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J Epilepsy Res > Volume 6(2); 2016 > Article
Park, Noh, Yang, Shin, and Lee: Cefepime-Induced Non-Convulsive Status Epilepticus in a Patient with Normal Renal Function


Cefepime-induced encephalopathy including nonconvulsive status epilepticus has been known to develop in the patients with renal impairment. However, we report a 74-year-old woman with normal renal function who developed stuporous mental status during cefepime administration. Electroencephalogram (EEG) revealed 2 Hz rhythmic sharp-and-waves continuously, which suggested nonconvulsive status epilepticus (NCSE). After cefepime discontinuation, clinical symptoms recovered gradually and EEG findings showed only background slowing without epileptiform discharges. Cefepime-induced NCSE could be developed even in the patients with normal renal function, when they are elderly. Therefore, clinicians should be aware of the possibility of cefepime-induced NCSE when prescribing cefepime even to the patients with normal renal function.


Cefepime is a fourth-generation cephalosporin with broad spectrum coverage of gram-positive and negative bacterial strains. Its potency is higher than many other currently available cephalosporins. As cefepime is excreted via kidney predominantly (85%), renal dysfunction may lead to reduction in clearance of cefepime and accumulation in blood flow and cerebrospinal fluid. If the concentration of cefepime reaches the toxic level, it may induce neurotoxicity manifested as myoclonus, altered mental status, and seizure. Thus, it has been reported that cefepime-induced central nervous system (CNS) toxicity, including non-convulsive status epilepticus (NCSE), mainly occurs in patients with impaired renal function.14 To our knowledge, there is few cases of cefepime-induced NCSE despite normal renal function.5 We report a rare case of a 74-year-old woman with normal renal function, who was diagnosed with NCSE during cefepime administration.


A 74-year-old woman with history of hypertention was transferred to department of Neurology due to altered mental status developed 1 day ago. Four months ago, she was diagnosed with osteomyelitis at the right mandible and underwent the first surgery to remove sequestrum at the site of infections in the department of dentistry. Postoperatively, however, the patient had a persistent presence of pain. Head and neck computed tomography (CT) scans showed recurrence of inflammation with a pathologic fracture of the surgical site (Fig. 1). Therefore, the patient underwent the second surgery and discharged. At follow-up out-patient clinic, however, recurrence of infection was found at the site of surgical operation again, for which the patient was hospitalized again for third surgery and received imipenem/cilastatin 500 mg every 12 hours. The patient underwent incision and drainage of pus. As an enterococcus species was identified, and pus increased in spite of imipenem/cilastatin use, imipenem/cilastatin was replaced with vancomycin. In addition, repeated bacterial culture study identified an Escherichia coli (E. coli). Therefore, the patient received a concomitant use of cefepime 2 g ev-ery12 hours. The dosage of cefepime was determined considering her renal function. Blood urea nitrogen/creatinine (BUN/Cr) was 12.3/0.7 and creatinine clearance (CCr) calculated by Modification of Diet in Renal Disease (MDRD) formala was 87 mL/min/1.73 m2, which suggested normal renal function.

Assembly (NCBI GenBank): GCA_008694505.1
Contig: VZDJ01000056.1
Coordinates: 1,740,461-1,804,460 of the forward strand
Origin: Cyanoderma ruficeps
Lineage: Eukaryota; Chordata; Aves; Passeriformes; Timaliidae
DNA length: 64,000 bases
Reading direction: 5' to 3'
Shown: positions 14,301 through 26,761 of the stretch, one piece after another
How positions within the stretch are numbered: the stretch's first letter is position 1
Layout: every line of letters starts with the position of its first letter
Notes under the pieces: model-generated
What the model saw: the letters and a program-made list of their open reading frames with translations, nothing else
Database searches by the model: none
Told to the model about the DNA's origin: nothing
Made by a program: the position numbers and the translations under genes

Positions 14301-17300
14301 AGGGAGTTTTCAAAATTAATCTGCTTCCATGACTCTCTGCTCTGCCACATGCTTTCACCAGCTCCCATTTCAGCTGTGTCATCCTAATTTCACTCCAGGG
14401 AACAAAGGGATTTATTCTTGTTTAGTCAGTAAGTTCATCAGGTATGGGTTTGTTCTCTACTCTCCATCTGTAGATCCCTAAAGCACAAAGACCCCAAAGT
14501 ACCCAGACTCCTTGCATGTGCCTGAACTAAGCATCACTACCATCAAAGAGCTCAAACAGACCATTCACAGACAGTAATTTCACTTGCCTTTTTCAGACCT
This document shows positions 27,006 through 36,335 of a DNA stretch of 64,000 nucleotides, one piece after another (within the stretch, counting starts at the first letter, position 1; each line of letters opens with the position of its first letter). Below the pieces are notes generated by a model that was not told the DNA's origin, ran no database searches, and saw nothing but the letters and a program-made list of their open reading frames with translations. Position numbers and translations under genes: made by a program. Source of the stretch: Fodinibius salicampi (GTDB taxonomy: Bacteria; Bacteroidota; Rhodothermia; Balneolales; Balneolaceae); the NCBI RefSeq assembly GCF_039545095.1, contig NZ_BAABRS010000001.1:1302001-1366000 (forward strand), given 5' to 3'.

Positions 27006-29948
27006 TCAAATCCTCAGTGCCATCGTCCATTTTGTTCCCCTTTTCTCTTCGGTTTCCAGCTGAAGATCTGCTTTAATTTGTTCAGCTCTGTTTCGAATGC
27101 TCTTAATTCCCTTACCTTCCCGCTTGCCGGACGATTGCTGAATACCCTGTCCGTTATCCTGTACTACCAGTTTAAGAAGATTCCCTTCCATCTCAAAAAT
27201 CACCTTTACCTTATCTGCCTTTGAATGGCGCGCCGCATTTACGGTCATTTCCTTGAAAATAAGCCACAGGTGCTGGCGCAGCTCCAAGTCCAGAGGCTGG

On the 6th day since cefepime administration started, the patient achieved a normalization of vital signs and an improvement of complete blood counts. On day 7 after cefepime used, however, the patient complained of general weakness with somnolence. Moreover, on the 9th day since cefepime administration, the patient presented with stuporous mental status. Then, the patient underwent magnetic resonance imaging (MRI) and a cerebrospinal fluid (CSF) analysis, which showed no abnormal finding. The patient showed stuporous mental status, subtle tonic spasm in both arms and irregular jerky movement like stepping on a pedal in both legs intermittently. We performed electroencephalography (EEG), which showed 2 Hz rhythmic spike-and-waves continuously. Based on the EEG findings and clinical course, we diagnosed the patient with NCSE (Fig. 2A). As the other etiology causing NCSE was not identified, we suspected cefepime-induced NCSE and cefepime was withdrawed. This was accompanied by the initiation of the intravenous injection of phenytoin 15 mg/kg. Within 3 days, her mental status was gradually recovered from stupor to drowsiness, and EEG showed only background slowing without epileptiform discharge (Fig. 2B). She recovered to pe-morbid status within 4 days after discontinuation of cefepime.